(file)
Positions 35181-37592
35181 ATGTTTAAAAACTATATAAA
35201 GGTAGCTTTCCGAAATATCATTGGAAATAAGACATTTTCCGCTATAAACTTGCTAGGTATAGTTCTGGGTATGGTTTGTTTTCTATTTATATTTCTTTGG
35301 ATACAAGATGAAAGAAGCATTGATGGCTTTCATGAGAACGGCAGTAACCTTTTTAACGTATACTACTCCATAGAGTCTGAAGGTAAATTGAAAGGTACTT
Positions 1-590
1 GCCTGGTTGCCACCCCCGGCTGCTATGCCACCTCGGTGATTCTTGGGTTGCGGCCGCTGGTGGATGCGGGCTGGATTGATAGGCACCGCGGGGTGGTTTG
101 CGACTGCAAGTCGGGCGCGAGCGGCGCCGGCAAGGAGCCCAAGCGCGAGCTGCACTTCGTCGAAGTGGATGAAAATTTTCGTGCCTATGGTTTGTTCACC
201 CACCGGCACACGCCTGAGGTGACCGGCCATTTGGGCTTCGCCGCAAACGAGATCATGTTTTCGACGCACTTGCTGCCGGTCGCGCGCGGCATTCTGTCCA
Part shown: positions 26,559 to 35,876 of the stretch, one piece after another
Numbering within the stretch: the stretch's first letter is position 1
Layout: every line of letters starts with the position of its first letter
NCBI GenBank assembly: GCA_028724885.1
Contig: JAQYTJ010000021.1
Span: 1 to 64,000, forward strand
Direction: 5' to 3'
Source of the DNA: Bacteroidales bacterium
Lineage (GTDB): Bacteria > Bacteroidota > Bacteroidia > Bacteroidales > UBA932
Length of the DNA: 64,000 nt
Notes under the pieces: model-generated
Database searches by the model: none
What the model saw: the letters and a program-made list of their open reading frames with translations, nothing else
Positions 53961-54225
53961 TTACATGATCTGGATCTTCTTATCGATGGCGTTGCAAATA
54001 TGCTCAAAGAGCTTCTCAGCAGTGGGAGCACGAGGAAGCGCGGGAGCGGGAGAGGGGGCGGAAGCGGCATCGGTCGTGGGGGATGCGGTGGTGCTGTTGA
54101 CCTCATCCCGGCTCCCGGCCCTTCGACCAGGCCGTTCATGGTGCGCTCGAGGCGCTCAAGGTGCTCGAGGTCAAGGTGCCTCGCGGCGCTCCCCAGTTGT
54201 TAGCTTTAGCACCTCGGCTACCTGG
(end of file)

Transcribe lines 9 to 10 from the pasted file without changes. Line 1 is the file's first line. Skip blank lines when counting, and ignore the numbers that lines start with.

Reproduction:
Part shown: positions 26,559 to 35,876 of the stretch, one piece after another
Numbering within the stretch: the stretch's first letter is position 1